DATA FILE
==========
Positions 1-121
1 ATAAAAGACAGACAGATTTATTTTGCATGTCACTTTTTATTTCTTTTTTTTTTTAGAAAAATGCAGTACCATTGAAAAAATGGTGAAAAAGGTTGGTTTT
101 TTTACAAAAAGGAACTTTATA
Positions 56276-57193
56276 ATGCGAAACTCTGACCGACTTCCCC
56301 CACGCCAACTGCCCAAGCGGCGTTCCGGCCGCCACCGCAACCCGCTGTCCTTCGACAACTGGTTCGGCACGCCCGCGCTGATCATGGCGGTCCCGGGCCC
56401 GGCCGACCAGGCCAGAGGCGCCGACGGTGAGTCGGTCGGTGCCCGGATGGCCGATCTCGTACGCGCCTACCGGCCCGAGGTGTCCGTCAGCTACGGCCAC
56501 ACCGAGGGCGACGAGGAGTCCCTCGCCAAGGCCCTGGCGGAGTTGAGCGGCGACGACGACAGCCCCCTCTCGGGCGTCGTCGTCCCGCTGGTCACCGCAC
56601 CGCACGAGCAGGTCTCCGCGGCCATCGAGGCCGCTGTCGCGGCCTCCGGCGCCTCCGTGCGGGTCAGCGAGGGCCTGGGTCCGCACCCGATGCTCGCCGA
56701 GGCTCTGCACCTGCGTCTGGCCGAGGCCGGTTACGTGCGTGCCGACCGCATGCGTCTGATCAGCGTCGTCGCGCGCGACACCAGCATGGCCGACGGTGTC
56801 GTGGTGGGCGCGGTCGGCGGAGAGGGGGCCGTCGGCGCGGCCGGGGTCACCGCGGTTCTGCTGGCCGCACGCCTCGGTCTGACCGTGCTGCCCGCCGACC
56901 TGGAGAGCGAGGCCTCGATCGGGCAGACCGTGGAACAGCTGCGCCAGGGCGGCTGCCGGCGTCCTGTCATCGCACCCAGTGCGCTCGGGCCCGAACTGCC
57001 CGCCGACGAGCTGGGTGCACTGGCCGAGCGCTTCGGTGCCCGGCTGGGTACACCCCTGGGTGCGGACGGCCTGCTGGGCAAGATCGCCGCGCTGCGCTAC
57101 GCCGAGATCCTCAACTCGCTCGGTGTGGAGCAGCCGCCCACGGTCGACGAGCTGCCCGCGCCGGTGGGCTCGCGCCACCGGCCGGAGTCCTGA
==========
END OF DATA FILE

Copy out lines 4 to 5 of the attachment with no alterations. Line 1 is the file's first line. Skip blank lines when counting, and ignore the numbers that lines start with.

Positions 56276-57193
56276 ATGCGAAACTCTGACCGACTTCCCC